The Smithsonian Folklife Festival returns to the National Mall with free evening concerts
The 2022 Smithsonian Folk Festival, returning to the National Mall June 22-27 and June 30-July 4 after a two-year hiatus, will feature free performances from musicians steeped in traditions that span the globe. When the day’s activities wrap up at 6 p.m., the festival transforms into a bustling concert hall and outdoor movie theater. These events are free and open to the public and will be presented on the Ralph Rinzler Main Stage located on the National Mall between Seventh Street and 12th Street. In addition, the selected concerts will be broadcast live on the festival’s YouTube channel. Food is available for purchase at festival concessions or visitors can bring their own and enjoy a picnic at the National Mall.
The program includes a dynamic line-up of concerts and film screenings:
Internationally acclaimed musician and advocate for arts education, Yo-Yo Ma is hosting a concert featuring music and poetry from Afghanistan and beyond. Homayoun Sakhi (rubab), Salar Nader (tabla), Stanley Clark (bass), Ahmad Fanoos (vocals), Elham Fanoos (keyboard), Mehran Fanoos (violin), Hamid Habibzada (tabla), Nazira Wali (cello); and Cheryl Green (fiddle), Alex and Sophie Sherzai (vocals) with more to come. Presented in partnership with Asia Society–NY, the American Anthropological Association and Events DC.
Thursday 23 June, at 6.30 p.m.: A Night of Global Jazz + Funk
UAE-based band NOON kicks off the evening with a mix of jazz, rock and traditional Middle Eastern elements. Washington, DC go-go/funk heroes Experience Unlimited close out the night with their signature sound. Spectators are encouraged to bring their dancing shoes.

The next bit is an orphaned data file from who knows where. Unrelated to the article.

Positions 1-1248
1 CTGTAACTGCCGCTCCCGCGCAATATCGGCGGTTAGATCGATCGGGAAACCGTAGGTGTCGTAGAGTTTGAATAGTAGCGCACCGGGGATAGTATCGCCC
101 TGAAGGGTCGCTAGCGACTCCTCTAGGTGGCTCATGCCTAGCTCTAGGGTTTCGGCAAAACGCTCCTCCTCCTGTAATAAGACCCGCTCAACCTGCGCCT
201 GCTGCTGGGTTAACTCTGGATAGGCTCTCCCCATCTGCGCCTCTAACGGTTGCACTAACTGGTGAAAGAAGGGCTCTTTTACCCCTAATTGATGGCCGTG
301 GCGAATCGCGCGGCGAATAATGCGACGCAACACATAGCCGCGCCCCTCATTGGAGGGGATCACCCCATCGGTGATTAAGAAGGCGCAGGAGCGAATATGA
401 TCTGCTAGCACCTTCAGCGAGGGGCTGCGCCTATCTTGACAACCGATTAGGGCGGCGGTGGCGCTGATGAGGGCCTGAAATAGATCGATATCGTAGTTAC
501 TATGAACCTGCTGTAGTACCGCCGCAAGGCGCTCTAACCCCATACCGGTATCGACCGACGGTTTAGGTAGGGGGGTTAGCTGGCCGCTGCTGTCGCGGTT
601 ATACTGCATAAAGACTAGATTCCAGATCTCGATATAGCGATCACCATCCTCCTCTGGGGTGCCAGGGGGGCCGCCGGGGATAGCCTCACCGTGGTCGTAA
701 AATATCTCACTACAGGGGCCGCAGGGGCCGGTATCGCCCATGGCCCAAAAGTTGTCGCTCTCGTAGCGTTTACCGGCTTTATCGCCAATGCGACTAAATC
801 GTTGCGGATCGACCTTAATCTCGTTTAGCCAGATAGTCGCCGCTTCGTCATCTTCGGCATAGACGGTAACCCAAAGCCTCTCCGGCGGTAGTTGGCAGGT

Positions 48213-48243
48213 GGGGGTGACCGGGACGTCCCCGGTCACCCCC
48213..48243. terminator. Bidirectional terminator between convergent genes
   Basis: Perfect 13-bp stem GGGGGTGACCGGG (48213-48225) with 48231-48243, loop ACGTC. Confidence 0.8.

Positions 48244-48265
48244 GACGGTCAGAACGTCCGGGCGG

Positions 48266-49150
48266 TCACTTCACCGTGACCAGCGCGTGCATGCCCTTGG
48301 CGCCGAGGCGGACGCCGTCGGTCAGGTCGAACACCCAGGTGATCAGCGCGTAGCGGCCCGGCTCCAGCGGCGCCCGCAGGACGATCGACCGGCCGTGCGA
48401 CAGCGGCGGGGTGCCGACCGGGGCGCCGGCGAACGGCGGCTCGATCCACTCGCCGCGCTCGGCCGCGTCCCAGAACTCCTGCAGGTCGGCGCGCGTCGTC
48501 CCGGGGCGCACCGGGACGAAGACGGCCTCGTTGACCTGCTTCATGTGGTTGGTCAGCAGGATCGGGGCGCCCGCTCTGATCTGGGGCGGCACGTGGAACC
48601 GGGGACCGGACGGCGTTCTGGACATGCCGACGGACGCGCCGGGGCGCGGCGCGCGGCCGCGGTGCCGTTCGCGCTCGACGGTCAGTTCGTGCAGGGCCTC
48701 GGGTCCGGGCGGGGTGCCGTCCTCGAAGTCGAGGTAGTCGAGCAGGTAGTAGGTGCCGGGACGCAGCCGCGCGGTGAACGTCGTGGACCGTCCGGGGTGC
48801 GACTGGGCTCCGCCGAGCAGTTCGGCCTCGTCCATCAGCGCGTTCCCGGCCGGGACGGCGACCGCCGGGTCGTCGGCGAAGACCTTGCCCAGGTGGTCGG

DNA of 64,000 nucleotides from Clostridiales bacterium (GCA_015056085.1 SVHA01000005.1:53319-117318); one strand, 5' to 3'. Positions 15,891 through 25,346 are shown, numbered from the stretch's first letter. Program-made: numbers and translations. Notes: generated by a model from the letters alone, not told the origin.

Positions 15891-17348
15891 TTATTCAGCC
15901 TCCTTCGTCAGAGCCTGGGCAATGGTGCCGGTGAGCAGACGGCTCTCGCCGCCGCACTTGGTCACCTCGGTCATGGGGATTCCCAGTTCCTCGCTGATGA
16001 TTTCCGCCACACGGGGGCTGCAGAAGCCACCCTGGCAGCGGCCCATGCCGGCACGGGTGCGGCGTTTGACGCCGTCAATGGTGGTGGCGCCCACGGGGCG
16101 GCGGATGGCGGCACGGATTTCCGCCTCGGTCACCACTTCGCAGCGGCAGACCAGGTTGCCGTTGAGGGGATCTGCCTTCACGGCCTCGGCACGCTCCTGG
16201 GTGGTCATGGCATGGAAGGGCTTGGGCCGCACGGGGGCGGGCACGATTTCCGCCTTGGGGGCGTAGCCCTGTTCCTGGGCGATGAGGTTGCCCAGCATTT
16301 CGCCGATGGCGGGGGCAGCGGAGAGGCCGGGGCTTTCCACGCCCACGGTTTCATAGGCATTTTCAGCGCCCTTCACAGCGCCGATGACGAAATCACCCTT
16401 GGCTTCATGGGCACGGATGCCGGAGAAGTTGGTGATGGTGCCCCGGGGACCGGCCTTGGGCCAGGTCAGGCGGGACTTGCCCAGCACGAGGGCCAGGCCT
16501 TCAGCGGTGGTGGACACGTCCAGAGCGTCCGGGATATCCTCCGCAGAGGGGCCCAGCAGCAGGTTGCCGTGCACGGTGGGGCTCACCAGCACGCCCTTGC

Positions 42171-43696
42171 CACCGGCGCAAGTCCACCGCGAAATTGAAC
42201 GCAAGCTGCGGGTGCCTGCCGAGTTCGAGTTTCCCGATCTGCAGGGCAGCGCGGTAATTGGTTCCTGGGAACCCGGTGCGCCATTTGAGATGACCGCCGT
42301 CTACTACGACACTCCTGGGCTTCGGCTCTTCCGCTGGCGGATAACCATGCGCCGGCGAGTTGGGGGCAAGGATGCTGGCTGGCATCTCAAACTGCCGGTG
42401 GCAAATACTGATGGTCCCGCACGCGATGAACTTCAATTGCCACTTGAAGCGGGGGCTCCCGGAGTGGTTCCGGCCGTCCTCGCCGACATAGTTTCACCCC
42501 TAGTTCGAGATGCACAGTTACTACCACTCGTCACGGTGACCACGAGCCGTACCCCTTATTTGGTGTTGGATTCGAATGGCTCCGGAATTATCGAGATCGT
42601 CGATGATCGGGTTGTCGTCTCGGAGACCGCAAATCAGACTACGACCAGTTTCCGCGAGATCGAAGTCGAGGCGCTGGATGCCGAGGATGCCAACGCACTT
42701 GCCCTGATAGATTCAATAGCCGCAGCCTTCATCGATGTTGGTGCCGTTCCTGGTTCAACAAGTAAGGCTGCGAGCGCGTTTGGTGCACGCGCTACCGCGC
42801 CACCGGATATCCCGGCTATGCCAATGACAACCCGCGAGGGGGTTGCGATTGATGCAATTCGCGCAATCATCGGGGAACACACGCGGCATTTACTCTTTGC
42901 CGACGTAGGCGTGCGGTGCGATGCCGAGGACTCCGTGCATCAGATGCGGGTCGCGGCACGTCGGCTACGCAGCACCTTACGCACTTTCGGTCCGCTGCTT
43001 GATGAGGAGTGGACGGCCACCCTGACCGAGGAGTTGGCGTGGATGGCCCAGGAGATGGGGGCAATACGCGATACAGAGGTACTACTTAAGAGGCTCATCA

Friday 24 June, at 6 p.m.: Screening of the film: My Garden of a Thousand Bees
The festival features an outdoor screening of the hour-long documentary film, My Garden of a Thousand Bees. Safe from the pandemic, famed wildlife filmmaker Martin Dohrn sets out to record the incredible variety of wild bees in his little urban garden. The film is a production of Passion Planet, WNET Group and HHMI Tangled Bank Studios in association with Ammonite Films. The screening is presented by HHMI Tangled Bank Studios, a mission-driven production company dedicated to creating captivating and immersive films about science and scientists.
Friday, June 24, at 7 p.m.: Alice Gerrard and Leyla McCalla
Smithsonian Folkways Recordings co-presents an evening with two of the most inspired and inspiring voices of their respective generations. Icon of bluegrass music, Alice Gerrard brings her expressive voice, powerful songwriting and mastery of guitar, fiddle and banjo. American powerhouse Leyla McCalla is deeply influenced by traditional Haitian music, American jazz and folk. Support is provided by the Smithsonian American Women’s History Initiative and complements the “Music HerStory: Women and Music of Social Change” exhibit at the National Museum of American History beginning June 22. Co-presented by Smithsonian Folkways.